As I was doing the ironing this morning… I caught, The Food Chain on the World Service – an investigation into licensed medicines to treat peanut allergy. You can download the programme and listen for yourselves but here is a quick overview.
Immunotherapy (gradually persuading the immune system that peanuts – or any other food – are harmless by eating tiny but increasing amounts over a prolonged period) has a 100 year history and has been extensively used in the US for many years. Unfortunately, back in the 1980s in the UK it was very poorly implemented without the correct safeguards and with fatal consequences. As a result immunotherapy has been off the medical menu for all food allergies – until the 2014 trials at Addenbrokes demonstrated that it could be both a safe and an effective treatment for peanut allergy. But, unless you can get onto the Cambridge Peanut Allergy Clinic programme and have nearly £15,000 to spend, it is simply not available in the UK.
In the US peanut immunotherapy is available but, because it is not a drug treatment, it is relatively unlicensed and unregulated.
So, is there a better way? Well, both the French DBV Technologies and the US Aimmune Therapeutics think they have found one. DBV by putting ever increasing doses of peanut protein on a patch which can be stuck on the skin; Aimmune by putting measured amounts of peanut into a capsule for daily dosing. Both companies are now in Phase 3 trials (the last large scale trials required by the US Food and Drug Administration) before a drug can be launched onto the market.
Why, you might ask, does a treatment which does not involve any drugs – just peanut protein – require FDA drug approval? Mainly because no pharmaceutical company was prepared to put the money into research to produce a treatment unless they could patent it so as to amortise their investment. You cannot patent peanuts – but you can patent the delivery system – patches or capsules. But the FDA insisted that if they were to be able patent their systems as drugs they and to go through full drug trials – phases 1, 2 and 3.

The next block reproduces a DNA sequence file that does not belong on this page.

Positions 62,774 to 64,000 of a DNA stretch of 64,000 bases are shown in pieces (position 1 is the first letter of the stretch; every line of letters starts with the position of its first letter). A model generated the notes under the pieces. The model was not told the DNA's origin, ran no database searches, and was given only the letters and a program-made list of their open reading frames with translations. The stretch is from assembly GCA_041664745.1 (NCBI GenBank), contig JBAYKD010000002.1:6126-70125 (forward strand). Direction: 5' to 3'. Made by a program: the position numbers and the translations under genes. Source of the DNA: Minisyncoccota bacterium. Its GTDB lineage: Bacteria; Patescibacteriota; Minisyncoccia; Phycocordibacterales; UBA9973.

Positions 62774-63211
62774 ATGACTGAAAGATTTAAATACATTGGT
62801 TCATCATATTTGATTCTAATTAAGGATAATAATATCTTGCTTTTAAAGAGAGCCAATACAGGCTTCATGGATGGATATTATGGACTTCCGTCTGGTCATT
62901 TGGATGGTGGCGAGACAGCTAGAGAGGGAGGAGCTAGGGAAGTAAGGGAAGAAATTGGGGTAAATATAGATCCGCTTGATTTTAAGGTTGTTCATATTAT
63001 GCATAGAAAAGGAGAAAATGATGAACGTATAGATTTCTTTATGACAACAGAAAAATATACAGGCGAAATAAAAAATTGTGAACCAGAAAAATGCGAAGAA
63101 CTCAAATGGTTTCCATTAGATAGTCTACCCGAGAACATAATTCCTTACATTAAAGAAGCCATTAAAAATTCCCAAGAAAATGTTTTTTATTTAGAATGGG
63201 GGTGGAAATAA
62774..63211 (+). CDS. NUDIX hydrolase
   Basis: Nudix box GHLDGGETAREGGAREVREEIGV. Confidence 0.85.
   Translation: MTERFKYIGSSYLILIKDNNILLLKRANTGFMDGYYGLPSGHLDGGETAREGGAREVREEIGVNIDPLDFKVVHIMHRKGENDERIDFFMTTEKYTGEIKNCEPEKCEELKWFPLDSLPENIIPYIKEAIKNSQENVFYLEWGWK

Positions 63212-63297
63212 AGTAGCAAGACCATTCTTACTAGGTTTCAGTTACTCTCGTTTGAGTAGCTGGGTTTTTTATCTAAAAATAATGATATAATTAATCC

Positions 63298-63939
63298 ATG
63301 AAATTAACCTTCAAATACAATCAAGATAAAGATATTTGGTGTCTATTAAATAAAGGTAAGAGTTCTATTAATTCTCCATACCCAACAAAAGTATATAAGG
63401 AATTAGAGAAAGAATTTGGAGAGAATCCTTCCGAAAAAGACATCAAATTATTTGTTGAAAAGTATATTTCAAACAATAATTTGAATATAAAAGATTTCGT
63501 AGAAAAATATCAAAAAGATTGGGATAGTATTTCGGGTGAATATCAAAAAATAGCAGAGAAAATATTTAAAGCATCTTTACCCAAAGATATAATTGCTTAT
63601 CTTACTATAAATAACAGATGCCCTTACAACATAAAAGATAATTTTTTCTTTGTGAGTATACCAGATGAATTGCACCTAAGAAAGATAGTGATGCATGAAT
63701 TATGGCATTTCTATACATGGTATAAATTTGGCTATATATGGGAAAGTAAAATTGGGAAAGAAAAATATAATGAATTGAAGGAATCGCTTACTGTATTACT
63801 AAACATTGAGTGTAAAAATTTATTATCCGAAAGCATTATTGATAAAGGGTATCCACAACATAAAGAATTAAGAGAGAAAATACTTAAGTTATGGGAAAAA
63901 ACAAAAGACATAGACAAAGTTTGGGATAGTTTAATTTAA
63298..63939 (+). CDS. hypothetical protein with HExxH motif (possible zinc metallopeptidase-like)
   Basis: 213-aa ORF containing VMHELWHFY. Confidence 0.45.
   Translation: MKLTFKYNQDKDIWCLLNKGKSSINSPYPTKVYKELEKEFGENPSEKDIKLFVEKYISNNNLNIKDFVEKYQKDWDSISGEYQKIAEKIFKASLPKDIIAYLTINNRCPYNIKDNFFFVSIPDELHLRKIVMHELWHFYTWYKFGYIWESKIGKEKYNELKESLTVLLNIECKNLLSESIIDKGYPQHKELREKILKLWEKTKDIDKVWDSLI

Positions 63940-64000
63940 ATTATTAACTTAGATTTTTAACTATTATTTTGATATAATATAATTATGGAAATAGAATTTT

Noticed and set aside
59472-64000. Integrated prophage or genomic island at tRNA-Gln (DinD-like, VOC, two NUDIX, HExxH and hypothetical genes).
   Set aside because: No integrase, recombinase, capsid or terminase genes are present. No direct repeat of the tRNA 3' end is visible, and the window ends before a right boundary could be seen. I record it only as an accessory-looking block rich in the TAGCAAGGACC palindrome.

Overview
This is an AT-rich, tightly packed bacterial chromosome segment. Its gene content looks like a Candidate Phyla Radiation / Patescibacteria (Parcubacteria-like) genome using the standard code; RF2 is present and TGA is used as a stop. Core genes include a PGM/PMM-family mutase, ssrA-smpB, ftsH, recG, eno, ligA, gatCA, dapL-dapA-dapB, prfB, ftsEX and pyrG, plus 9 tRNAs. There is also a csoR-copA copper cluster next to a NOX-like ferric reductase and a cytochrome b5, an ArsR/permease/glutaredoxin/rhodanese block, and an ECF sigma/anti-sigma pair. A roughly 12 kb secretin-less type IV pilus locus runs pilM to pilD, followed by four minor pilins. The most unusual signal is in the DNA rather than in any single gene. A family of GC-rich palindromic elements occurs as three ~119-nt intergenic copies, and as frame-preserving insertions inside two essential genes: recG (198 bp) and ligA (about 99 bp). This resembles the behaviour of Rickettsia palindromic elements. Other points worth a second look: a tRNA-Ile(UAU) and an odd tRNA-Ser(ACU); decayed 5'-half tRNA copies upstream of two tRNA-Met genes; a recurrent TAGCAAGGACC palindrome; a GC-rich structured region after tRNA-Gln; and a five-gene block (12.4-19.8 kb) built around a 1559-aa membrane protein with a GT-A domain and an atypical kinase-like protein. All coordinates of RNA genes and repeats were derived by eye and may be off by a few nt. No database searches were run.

Since both companies are now in Phase 3 trials, both of these systems may be available even by 2019 and it is hoped that the cost will bring the treatment within the reach of relatively low income families – or possibly even be available on the NHS?
Aimmune are also in talks with Nestlé, one of their significant investors, about how they could deliver prophylactic treatment along with infant formula that might pre-empt the development of peanut allergy. This is following on from the successful LEAP research that showed that the early introduction of peanut into the diet of infants dramatically reduced the likelihood of at risk children developing peanut allergy.
Not that everyone is totally convinced. Johns Hopkins Director of Pediatric Allergy and Immunology, Professor Robert Wood is not enthusiastic. Because peanut immunotherapy will not necessarily ‘cure’ the allergy, because the treatment itself is not risk free, because it may need to be on going and because it only treats peanut allergy yet most children with peanut allergy will also have other food allergies which will not be affected, he believes that for now at least avoidance remains the better treatment – and the one that most families will adopt.
Like the presenter of the programme, I doubt that he is right. In my experience, being able to at least eliminate the risk of accidental peanut contamination leading to anaphylaxis, even if the treatment does need to be continued and is not a cure, is very desirable. And it will dramatically improve the Quality of Life of peanut allergy sufferers both adults and children. Hugely preferable to continuing with total avoidance and the stress that achieving total avoidance under all circumstances brings with it. I would be interested in the views of peanut allergy sufferers, or the parents of peanut allergic children.
Meanwhile, watch that space…